Healthcare and data science are something of a perfect pair. Healthcare operations require insights into patient data to function at a practical level. At the same time, data science is all about getting deep into data and finding all sorts of interesting things.
The combination of these two resulted in the adoption of Electronic Health Records (EHR) that use a data science toolkit for the benefit of medical procedures.
In addition to this, healthcare is the perfect material for various machine learning algorithms to streamline workflows, modernize database maintenance, and increase the accuracy of results.
In this article, we will explain what EHR is and how machine learning makes it more effective.
Electronic Health Record (aka EHR) is a digital compendium of all available patient data gathered into one database.
The information in EHR includes medical history, treatment record data such as diagnoses, medications, treatment plans, immunization dates, allergies, radiology images, laboratory and test results.
- The adoption of EHR in the industry kickstarted in the late 90s after the enacting and signing of HIPAA (Health Insurance Portability and Accountability Act) in 1996.
- However, due to technological limitations, things proceeded slowly.
- The technology received a significant boost after the passing of the HITECH (Health Information Technology for Economic and Clinical Health) Act in 2014 which specified the whats, whys, and hows of EHR implementation.
The main goal of implementing EHR is to expand the view of patient care and increase the efficiency of treatment.
In essence, EHR is like a good old patient’s paper chart which expands into a full-blown, interactive, data science dashboard, with real-time updates where you can examine the information and also perform various analytical operations.
- Think about it as a sort of Google Account type of thing, where your data is gathered into one place and you can use it for multiple purposes with tools like Office 365 or the likes.
The critical characteristics of Electronic Health Records are:
- Availability - EHR data is organized and updated in real-time for further data science operations, such as diagnostics, descriptive analytics, predictive analytics, and, in some cases, even prescriptive analytics. It is available at all times and shared with all required parties involved in a patient’s care - such as laboratories, specialists, medical imaging labs, pharmacies, emergency facilities, etc.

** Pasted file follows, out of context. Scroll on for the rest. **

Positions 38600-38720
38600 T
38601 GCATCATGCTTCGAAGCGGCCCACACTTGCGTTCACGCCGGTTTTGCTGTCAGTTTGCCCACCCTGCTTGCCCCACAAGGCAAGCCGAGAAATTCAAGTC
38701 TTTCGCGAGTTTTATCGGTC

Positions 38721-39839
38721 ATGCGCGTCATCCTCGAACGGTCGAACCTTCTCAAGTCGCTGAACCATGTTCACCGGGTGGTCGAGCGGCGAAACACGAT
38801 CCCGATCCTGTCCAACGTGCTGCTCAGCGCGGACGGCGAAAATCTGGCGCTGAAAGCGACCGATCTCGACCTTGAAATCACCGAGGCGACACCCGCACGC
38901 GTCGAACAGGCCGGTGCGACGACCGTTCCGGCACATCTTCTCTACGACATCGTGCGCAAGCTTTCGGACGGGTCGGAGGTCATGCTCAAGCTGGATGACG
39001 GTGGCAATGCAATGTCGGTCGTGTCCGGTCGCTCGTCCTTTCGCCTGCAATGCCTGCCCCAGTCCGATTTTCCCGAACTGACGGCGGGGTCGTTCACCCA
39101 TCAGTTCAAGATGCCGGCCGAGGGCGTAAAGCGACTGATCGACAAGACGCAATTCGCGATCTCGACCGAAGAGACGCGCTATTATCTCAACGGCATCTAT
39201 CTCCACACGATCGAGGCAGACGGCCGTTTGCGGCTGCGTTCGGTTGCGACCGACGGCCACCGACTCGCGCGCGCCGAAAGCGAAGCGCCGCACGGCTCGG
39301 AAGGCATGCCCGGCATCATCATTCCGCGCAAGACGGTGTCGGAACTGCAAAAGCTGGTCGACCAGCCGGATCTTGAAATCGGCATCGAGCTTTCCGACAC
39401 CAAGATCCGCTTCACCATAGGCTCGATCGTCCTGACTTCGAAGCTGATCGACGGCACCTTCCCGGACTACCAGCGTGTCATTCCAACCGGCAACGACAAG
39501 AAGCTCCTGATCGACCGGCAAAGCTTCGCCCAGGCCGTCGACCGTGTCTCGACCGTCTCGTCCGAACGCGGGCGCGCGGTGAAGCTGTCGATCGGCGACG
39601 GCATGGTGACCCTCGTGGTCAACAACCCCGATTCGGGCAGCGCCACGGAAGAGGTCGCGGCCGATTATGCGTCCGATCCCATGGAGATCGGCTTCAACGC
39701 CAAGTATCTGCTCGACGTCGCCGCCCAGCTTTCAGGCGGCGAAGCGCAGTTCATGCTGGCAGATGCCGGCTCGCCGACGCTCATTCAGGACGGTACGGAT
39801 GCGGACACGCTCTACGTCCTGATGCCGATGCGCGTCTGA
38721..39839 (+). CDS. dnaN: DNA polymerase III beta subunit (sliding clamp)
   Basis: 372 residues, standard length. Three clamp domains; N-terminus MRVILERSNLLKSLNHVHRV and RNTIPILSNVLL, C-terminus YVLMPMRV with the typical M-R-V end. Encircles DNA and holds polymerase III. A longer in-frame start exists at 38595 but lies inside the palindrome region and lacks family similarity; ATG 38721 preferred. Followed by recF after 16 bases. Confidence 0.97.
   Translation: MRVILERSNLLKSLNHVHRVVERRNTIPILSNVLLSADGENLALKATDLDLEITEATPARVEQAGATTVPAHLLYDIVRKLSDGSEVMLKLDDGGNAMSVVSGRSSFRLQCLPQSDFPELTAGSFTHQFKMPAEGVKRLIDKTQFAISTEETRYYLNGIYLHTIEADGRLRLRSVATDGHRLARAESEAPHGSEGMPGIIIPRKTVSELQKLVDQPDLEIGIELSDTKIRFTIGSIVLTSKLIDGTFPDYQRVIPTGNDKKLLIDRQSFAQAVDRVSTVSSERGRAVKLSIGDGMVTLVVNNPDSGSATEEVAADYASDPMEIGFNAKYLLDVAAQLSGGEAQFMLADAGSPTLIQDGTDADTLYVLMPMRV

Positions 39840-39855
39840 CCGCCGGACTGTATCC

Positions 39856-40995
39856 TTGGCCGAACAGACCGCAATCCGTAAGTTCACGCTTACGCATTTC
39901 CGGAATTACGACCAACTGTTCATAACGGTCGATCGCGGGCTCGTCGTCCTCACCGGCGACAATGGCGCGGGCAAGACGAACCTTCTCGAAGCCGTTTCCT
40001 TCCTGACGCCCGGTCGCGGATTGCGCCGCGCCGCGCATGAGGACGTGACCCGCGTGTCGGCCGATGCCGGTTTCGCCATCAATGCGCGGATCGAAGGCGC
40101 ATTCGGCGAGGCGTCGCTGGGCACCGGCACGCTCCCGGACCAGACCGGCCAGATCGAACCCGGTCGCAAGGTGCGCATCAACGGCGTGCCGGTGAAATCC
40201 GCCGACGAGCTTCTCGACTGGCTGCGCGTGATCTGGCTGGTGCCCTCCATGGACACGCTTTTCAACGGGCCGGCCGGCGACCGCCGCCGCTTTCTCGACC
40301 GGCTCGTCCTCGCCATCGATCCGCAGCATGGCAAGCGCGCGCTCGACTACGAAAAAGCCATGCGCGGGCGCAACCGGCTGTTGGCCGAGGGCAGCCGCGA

- Security - the information is accessed and transformed by authorized users. All patient data is stored securely by extensive access management protocols, encryption, anonymization, and data loss protection routines.
- Workflow optimization - EHR features can automate such routine procedures as recurrent Automate and streamline provider workflow. In addition to this, EHR automation can handle healthcare data processing regulations such as HITECH, HIPAA (USA), and PIPEDA (Canada) by implementing required protocols during data processing.
There is also another type of electronic record system used in healthcare operations - Electronic Medical Record AKA EMR.
The main difference between EHR and EMR is the focus on different persons involved in medical procedures.
- EMR is a digital version of the dataflow in the clinician’s office. It revolves around a specific medical professional and contains treatment data of numerous patients within the specialist’s practice.
- In contrast, EHR data revolves around the specific patient and his medical history.
In one way or another, EHR intertwines with numerous EMRs within its workflow. There is a turnaround of data going back and forth - medical histories, examination data, test results, time-based data comparison, and so on.
Read a more detailed overview of EHR/EMR differences in the article EHR, EMR and PHR Differences
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As was previously mentioned, the availability of data is one of the primary benefits of implementing Electronic Health Records into medical proceedings.
Aside from data being available for medical professionals at all times, the way medical data features in EHR makes it perfectly fitting for various machine learning-fueled data science operations.
Overall, machine learning is a viable option in the following aspects of EHR:
- Data Mining
- Natural Language Processing
- Medical Transcription
- Document Search
- Data Analytics
- Data Visualization
- Predictive Analytics
- Privacy and regulatory compliance
Let’s look at them one by one.
Gathering valuable insights is one of the essential requirements for providing efficient medical treatment. One of the challenges that come with gaining insights is that, in order to do that, you need to go through a lot of data. This process takes a lot of time.
With the increasing scope of data generated by medical facilities and its growing complexity - the use of machine learning algorithms to process and analyze information during data mining becomes a necessity.
Overall, the use cases for Data mining in EHR revolve around two approaches with different scopes:
- Finding data about the patient and his treatment. In this case, ML is used to round up relevant information in the medical history and treatment record to assist further in the decision-making process.
- On the other hand, patient-centered data mining is used to assess different types of treatment and outcomes by studying similar cases from the broader EHR database.
- Data extraction for medical research across multiple EHR/EMR, and also public health datasets. In this case, a machine learning application is used to gather relevant data based on specific terms and outcomes across the EHR database. For example, to determine which types of medication for particular ailments were proven to be active and under what circumstances.
- On the other hand, the same tools apply for exploratory research that reshapes available data according to specific requirements — for example, examining test result patterns of annual lipid profiles.
EHR is all about data analytics and making it more efficient. One of the most important innovations brought by EHR is streamlining the data pipeline for further transformations.
The thing is - EHR machine learning-fueled data processing provides a foundation to identify patterns and detect certain tendencies occurring throughout numerous tests and examinations of a specific patient across multiple health records.
- With all patient data and respective reference databases intertwined into a single sprawling system - one can leverage the available data to predict possible outcomes based on existing data.